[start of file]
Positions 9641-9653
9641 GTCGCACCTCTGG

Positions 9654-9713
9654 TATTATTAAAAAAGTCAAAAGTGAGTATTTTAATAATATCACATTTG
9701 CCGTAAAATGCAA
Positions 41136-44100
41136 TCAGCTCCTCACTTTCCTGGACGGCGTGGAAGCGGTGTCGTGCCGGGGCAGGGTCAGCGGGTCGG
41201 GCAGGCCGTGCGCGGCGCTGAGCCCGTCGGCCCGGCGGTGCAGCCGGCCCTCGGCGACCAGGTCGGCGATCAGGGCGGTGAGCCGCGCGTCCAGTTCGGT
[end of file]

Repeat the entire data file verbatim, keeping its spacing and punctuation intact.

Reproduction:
Positions 9641-9653
9641 GTCGCACCTCTGG

Positions 9654-9713
9654 TATTATTAAAAAAGTCAAAAGTGAGTATTTTAATAATATCACATTTG
9701 CCGTAAAATGCAA
Positions 41136-44100
41136 TCAGCTCCTCACTTTCCTGGACGGCGTGGAAGCGGTGTCGTGCCGGGGCAGGGTCAGCGGGTCGG
41201 GCAGGCCGTGCGCGGCGCTGAGCCCGTCGGCCCGGCGGTGCAGCCGGCCCTCGGCGACCAGGTCGGCGATCAGGGCGGTGAGCCGCGCGTCCAGTTCGGT